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Inspectors smuggle bomb parts through Cologne airport

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Inspectors smuggle bomb parts through Cologne airport
Photo: DPA
11:39 CEST+02:00
EU authorities have managed to smuggle dangerous weaponry through Cologne-Bonn airport, raising concerns about the effectiveness of security controls there.

During so-called "open tests" conducted in February, nine of the 12 banned objects which EU authorities tried to smuggle through airport security were not found, the Rheinische Post reported on Monday.

In undercover testing meanwhile they were able to to smuggle six of twelve weapons or bomb parts through the x-ray units without the security personnel noticing.

The results were seen by public broadcaster WDR but are considered highly secret and will not be published.

Kötter Aviation, the company responsible for the security checks at the airport, said in a statement on Friday that its employees passed 98 percent of tests conducted by the German federal police.

“In this respect were are surprised at the results of the tests conducted by the EU inspectors at Cologne-Bonn airport,” said managing director Klaus Wedekind.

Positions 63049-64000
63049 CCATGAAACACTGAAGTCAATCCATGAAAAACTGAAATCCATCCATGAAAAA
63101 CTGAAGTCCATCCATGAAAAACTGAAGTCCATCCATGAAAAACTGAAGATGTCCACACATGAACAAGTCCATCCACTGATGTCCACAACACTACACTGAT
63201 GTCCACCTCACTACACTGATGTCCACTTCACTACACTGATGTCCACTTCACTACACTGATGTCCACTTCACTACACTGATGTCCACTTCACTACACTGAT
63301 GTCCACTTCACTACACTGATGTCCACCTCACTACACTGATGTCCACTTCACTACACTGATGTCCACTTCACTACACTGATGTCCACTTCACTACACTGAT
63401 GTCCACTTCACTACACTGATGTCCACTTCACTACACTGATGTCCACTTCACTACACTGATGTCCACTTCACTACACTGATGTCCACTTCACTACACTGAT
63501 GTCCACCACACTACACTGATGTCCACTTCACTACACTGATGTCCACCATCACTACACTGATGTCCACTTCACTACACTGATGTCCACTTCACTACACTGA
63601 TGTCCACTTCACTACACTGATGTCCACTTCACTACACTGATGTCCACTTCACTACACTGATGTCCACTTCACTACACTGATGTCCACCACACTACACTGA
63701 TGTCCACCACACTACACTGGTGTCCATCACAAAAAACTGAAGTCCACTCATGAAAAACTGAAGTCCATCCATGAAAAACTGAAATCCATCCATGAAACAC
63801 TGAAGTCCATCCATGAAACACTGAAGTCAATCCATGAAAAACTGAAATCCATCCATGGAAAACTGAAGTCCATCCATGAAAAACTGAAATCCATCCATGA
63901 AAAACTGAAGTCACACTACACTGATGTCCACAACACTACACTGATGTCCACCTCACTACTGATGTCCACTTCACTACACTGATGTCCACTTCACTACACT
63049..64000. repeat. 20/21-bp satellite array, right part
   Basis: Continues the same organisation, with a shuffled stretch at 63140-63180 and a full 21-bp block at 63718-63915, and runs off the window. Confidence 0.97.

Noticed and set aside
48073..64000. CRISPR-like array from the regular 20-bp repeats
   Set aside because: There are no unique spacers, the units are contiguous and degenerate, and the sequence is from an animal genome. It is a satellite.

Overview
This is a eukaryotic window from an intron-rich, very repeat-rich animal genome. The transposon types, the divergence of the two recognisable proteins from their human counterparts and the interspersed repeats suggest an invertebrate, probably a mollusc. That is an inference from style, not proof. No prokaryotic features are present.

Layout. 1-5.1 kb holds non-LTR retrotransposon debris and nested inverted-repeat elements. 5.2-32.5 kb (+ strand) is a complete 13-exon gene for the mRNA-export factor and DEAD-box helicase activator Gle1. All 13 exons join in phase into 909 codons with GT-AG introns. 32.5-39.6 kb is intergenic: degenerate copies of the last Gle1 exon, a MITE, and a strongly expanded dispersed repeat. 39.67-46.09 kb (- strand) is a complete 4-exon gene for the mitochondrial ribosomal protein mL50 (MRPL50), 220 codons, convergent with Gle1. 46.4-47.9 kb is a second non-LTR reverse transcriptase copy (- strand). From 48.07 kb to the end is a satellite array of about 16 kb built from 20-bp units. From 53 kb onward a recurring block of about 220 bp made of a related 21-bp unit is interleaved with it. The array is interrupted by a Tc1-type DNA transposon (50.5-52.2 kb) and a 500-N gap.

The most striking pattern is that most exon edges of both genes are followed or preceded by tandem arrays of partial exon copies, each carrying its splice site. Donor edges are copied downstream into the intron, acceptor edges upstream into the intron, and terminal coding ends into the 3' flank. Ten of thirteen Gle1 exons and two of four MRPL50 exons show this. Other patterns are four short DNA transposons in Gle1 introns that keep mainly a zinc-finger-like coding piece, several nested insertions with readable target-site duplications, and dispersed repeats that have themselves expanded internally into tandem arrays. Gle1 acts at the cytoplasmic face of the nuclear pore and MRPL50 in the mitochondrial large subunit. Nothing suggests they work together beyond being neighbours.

Wedekind said he had taken immediate action in light of the test results to further train his employees but states that success in tests carried out by the police showed “the very high performance of our employees.”

German airports don't have a spotless record when it comes to scrutiny from the EU over security arrangements.

In May 2015 the European Commission started legal proceedings against Germany for not adequately checking security measures at its airports. In July, the interior ministry conceded that “quality control checks weren't carried out to the necessary extent or with the necessary regularity,”

At the end of 2014, meanwhile, EU inspectors found gaps in security procedures at several airports including Frankfurt, the country's largest air hub.

Authorities were able to successfully smuggle dangerous objects through security on half their attempts at that time, and cited poor levels of training among security personnel as the principal cause.

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